27. The method of claim 26 in which: the step of providing an inner shell includes providing a back wall that extends integrally upward from an outboard edge of the shelf panel; and an upper edge of the inner shell back wall is attached to a support structure such as a vehicle ceiling following the step of attaching the lower ends of the stanchions.
28. The method of claim 27 in which the step of supporting the outboard edge of the outboard channel on a wall of the vehicle includes reaching upward between the vehicle wall and the outboard edge of the outboard channel to gain access to the upper edge of the inner shell back wall.
29. The method of claim 26 in which the step of interlocking the inner shell with the inboard and outboard channels includes inserting an inboard edge of the shelf panel into an inboard interconnect slot formed on an inner surface of the channel adjacent the inboard edge of the channel.
30. The method of claim 26 in which the step of interlocking the inner shell with the inboard and outboard channels includes inserting an inboard edge of the outboard channel into an outboard interconnect slot formed in an outboard edge of the channel.
31. The method of claim 26 in which the step of attaching the lower ends of the stanchions along the inboard channel includes sliding the stanchions onto one end of a handrail formed along an inboard upper edge of the channel and sliding the stanchions along the handrail to respective desired spaced-apart positions.
32. The method of claim 26 in which the step of attaching the ceiling mount to the upper ends of the stanchions includes sliding an engagement channel of the ceiling mount over engagement rails extending from the upper ends of each of the stanchions.
33. The method of claim 26 including the additional step of installing a duct extension panel between the outboard edge of the outboard channel and a wall of a vehicle passenger compartment.
Description
CROSS-REFERENCES TO RELATED APPLICATIONS

This application claims the benifit of Provisional Application No. 60/471,925, filed May 20, 2003.

STATEMENT REGARDING FEDERALLY SPONSORED RESEARCH OR DEVELOPMENT

Not Applicable

BACKGROUND OF THE INVENTION

1. Field of the Invention

This invention relates generally to a luggage loft assembly for supporting articles for overhead storage in a mass transit vehicle.

2. Description of the Related Art Including Information Disclosed Under 37 CFR 1.97 AND 1.98

Luggage loft assemblies for supporting articles for overhead storage in a mass transit vehicle are known in the art. Such assemblies generally include a horizontal shelf panel for supporting articles and vertically oriented pillars or stanchions connected along and between an inboard edge of the shelf panel and the ceiling of a vehicle passenger compartment to support the shelf panel. Some luggage loft assemblies are also known to include provisions for supporting fluorescent lamps and/or air vents and reading lamps.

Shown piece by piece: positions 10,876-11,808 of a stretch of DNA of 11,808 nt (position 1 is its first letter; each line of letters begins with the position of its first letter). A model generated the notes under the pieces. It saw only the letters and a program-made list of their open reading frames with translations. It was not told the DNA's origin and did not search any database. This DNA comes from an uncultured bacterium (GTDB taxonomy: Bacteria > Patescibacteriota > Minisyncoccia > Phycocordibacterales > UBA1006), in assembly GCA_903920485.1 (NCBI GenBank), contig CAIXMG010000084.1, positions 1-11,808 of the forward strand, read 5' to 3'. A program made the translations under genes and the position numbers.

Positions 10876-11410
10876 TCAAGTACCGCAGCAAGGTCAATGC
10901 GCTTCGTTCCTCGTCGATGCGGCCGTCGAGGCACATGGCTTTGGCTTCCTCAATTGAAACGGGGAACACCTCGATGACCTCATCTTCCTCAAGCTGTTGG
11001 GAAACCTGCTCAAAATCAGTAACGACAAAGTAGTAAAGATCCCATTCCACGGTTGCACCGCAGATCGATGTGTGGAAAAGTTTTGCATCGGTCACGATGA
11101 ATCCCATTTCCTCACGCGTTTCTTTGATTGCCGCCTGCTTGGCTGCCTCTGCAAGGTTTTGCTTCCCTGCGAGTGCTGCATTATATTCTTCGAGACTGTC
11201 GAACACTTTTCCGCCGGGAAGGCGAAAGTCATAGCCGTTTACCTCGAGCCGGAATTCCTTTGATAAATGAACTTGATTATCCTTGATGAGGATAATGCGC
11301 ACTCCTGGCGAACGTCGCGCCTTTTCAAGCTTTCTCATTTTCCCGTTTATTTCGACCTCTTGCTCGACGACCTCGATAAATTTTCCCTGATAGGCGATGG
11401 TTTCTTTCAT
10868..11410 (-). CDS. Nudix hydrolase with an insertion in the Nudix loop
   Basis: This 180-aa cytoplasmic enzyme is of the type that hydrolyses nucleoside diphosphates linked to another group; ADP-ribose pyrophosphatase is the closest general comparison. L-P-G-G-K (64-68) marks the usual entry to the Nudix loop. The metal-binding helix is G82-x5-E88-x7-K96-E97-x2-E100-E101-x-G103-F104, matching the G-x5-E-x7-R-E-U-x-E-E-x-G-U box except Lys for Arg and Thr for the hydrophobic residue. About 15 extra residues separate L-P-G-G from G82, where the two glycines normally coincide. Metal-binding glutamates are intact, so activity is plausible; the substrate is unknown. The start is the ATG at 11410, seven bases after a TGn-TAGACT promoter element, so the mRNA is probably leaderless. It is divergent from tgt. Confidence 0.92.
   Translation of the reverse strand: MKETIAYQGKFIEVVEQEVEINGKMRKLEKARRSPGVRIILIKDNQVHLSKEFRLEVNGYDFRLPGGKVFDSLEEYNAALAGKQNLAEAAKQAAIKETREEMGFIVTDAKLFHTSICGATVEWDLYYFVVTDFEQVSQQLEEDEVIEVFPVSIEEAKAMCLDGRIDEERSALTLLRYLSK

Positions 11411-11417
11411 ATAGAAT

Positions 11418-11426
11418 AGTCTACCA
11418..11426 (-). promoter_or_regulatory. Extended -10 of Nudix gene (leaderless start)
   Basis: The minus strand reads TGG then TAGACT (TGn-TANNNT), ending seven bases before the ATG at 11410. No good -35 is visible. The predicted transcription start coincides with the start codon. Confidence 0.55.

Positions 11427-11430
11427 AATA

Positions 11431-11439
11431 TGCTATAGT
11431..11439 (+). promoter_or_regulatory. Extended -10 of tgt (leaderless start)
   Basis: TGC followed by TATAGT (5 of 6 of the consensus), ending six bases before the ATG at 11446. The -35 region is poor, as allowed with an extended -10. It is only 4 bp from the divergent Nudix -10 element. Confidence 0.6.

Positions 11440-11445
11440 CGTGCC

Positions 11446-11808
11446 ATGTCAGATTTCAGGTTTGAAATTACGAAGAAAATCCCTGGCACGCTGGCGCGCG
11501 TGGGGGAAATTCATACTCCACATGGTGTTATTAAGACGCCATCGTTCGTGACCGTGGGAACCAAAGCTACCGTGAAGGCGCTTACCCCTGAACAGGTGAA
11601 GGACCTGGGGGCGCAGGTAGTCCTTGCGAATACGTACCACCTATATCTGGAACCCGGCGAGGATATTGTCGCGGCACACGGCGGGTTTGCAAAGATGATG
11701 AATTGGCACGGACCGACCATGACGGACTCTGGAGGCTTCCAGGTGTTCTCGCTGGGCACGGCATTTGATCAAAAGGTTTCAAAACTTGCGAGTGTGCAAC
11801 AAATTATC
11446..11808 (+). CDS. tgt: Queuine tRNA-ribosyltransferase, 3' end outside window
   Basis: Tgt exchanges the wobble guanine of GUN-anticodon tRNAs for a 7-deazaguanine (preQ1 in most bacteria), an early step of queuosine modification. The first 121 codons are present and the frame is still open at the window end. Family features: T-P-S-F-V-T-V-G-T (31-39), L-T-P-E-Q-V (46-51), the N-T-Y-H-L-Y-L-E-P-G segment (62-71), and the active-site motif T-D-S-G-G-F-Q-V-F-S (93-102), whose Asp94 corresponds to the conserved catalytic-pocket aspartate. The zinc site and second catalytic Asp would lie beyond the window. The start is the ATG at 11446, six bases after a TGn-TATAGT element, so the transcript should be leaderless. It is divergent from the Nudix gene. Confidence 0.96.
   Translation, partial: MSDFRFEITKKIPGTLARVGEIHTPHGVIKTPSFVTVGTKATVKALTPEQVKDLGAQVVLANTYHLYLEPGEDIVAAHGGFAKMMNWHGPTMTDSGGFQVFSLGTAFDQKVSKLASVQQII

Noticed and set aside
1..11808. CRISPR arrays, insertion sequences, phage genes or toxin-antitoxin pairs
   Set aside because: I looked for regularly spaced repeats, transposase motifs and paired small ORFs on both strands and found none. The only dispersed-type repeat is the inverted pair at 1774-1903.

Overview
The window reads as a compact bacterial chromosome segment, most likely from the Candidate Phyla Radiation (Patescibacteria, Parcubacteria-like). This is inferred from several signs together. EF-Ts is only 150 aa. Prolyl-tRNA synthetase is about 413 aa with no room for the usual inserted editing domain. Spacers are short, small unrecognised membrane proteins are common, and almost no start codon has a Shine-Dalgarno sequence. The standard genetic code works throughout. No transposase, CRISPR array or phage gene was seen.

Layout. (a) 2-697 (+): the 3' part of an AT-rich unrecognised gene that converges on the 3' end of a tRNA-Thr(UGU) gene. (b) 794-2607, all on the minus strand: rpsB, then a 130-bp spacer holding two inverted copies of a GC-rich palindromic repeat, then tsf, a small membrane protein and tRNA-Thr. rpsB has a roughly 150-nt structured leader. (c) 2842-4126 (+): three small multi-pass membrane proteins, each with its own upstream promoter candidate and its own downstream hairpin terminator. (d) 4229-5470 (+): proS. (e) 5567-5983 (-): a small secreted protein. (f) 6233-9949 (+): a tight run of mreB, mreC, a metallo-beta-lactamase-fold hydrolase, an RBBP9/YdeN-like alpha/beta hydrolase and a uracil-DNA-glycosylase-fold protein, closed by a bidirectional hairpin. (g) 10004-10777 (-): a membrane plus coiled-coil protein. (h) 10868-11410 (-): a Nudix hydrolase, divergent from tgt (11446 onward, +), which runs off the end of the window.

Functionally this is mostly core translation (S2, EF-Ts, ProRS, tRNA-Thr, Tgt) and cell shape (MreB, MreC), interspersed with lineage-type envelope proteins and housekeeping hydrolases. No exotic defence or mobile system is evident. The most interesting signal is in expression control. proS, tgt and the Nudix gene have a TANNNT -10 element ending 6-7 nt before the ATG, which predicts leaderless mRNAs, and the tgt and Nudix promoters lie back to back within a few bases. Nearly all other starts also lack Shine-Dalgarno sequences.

For example, U.S. Pat. No. 6,241,186 issued 5 Jun. 2001 to Calnon (the Calnon patent) discloses a luggage loft assembly that includes an inner shell and an outer shell. The inner shell includes a generally horizontal integral shelf panel and a back wall that extends integrally upward from an outboard edge of the shelf panel and connects at an upper edge to the ceiling of a vehicle passenger compartment. The back wall supports the outboard edge of the shelf panel by suspending it from the ceiling. The outer shell is spaced below the inner shell forming a cavity between them. An inboard edge of the outer shell is connected to an inboard edge of the inner shell. An outboard edge of the outer shell connects to a wall of a vehicle passenger compartment to support the outboard edge of the outer shell. The cavity formed between the inner and outer shells is also partly defined by a wall and ceiling of the vehicle passenger compartment that the assembly is mounted in. A portion of the cavity is shaped to serve as an air duct or a portion of an air duct that extends longitudinally along the vehicle through several of the assemblies mounted longitudinally end-to-end along the cornice area of the passenger compartment of a mass transit vehicle. The luggage loft assembly of the Calnon patent includes vertically oriented pillars or stanchions each having a lower end connected along the joined inboard edges of the inner and outer shells. Upper ends of the stanchions are connectable to the ceiling of a vehicle passenger compartment to support the respective inboard edges of the inner and outer shells by suspending them from the ceiling. The outer shell is formed to include an elongated longitudinal accessory recess. The accessory recess is shaped to receive accessories such as air vent modules that direct air from the air duct into the passenger compartment and/or reading lamp modules that direct light into the seating area of a passenger compartment. The outer shell is also formed to include an elongated longitudinal lamp recess shaped to form an elongated lamp housing or reflector. The Calnon patent is assigned to the assignee of the present invention,